Master of Science (MS)
Statistics gathered by FEMA indicate that nine of ten federal disasters are related to flooding. Research has demonstrated that increases in flooding can be contributed to urbanization or the construction of new residential and commercial developments (Anderson, 1970; Arnold & Gibbons, 1996; Putnam, 1972). New development has two main problems associated with it. First is the increase in impervious surfaces due to new parking lots, buildings, and streets (Booth & Leavitt, 1999; Seaburn, 1969). Second is the elimination of natural vegetation, which reduces evapotranspiration and lowers the soil’s ability to absorb precipitation (Hewlett, 1982). This study first demonstrates the relationship between land use and land cover characteristics associated with urbanization to hydrograph statistics, specifically time to rise and total rise. Secondly to create predictive models of watershed behavior based on these measures. Time to rise is the time between the inception of a storm and the initial rise of stream stage. Total rise is the total rise in stage to its peak, during the entire storm. This study represents a new geospatial approach for studying these relationships. The study first established a GIS database of land use and land cover characteristics. The second phase performed regression analyses of the hydrograph response variables with the land use and land cover characteristics as independent variables. There were statistically significant relationships between residential development, commercial development and roads with the response variables, time to rise and total rise. As development increases time to rise decreased and total rise increased. The percentage of forest land use, land maintained as contiguous forest, was correlated with total rise. As the percentage of forest land use increased the total rise decreased. This study demonstrates some univariate models that show direct relationships between land use and land cover characteristic and hydrograph response.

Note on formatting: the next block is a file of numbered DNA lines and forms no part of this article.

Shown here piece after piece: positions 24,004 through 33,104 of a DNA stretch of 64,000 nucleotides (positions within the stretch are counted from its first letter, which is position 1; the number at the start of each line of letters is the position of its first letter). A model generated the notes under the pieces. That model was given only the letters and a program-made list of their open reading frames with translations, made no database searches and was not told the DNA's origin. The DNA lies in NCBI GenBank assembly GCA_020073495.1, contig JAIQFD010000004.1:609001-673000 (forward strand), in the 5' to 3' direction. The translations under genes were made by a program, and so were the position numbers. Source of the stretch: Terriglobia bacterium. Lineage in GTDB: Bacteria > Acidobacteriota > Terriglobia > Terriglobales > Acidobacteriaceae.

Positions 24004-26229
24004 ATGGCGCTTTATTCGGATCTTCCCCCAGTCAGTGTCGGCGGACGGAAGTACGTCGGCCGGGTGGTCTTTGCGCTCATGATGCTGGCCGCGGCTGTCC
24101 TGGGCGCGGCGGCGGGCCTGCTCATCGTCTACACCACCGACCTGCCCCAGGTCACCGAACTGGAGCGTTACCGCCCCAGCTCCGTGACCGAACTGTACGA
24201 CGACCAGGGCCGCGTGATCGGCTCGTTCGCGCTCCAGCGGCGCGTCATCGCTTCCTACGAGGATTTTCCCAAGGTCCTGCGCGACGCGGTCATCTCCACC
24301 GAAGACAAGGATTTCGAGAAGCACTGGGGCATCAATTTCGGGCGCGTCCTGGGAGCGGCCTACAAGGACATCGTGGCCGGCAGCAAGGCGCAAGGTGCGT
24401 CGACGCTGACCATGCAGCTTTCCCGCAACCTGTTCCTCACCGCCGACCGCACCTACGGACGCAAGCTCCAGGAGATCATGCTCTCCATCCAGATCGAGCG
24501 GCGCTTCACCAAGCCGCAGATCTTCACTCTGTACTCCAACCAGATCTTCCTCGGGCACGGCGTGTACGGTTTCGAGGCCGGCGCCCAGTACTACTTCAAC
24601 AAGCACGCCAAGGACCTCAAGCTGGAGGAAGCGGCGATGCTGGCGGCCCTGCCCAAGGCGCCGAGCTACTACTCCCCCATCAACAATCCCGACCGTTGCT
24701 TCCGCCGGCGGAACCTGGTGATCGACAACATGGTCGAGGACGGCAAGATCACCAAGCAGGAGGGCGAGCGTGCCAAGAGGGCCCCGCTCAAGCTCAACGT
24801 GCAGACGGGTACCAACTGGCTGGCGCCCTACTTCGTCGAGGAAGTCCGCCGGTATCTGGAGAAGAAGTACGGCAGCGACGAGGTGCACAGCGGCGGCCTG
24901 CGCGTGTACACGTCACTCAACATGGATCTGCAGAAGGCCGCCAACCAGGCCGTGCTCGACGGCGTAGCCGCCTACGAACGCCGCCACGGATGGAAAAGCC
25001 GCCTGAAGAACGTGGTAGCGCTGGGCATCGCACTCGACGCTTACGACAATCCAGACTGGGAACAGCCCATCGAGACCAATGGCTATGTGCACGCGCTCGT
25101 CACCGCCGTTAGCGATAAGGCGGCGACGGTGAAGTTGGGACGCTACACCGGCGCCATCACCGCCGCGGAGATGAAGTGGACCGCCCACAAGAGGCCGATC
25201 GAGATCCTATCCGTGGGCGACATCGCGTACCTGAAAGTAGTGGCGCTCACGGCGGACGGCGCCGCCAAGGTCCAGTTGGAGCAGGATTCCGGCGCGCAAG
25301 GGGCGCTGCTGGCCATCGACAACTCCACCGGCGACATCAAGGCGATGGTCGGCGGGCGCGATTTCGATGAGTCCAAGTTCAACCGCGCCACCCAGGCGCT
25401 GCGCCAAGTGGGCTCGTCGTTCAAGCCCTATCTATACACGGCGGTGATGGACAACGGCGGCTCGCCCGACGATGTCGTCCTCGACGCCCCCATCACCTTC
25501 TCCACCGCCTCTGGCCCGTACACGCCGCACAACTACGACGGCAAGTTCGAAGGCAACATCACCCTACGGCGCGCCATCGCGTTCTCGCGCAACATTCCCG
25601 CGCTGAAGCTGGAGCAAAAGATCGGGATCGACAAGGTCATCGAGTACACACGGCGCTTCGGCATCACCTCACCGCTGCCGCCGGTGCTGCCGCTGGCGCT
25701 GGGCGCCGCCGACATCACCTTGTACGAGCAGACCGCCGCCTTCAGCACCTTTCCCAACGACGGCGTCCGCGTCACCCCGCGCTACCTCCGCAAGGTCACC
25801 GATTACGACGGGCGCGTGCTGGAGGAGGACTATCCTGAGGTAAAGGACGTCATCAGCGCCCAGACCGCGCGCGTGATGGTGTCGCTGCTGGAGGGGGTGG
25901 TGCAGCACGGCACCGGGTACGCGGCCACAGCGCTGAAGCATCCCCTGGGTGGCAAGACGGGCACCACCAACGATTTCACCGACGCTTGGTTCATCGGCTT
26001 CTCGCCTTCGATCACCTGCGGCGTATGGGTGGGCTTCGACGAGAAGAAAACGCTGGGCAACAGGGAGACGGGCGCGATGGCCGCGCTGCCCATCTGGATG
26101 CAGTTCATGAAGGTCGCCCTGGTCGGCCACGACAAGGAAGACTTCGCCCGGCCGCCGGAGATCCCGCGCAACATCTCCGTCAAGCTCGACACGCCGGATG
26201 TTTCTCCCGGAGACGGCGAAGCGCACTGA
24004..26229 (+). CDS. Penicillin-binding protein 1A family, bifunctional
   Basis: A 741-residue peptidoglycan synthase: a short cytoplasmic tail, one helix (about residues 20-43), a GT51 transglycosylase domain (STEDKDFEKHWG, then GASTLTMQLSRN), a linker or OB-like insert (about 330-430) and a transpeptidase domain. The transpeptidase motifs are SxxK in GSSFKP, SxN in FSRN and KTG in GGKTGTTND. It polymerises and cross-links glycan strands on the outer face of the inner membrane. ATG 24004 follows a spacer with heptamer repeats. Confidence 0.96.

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Walker, Josey Wade, "A comparison of storm hydrographs from small urban watersheds with different land use patterns in Baton Rouge" (2002). LSU Master's Theses. 1806.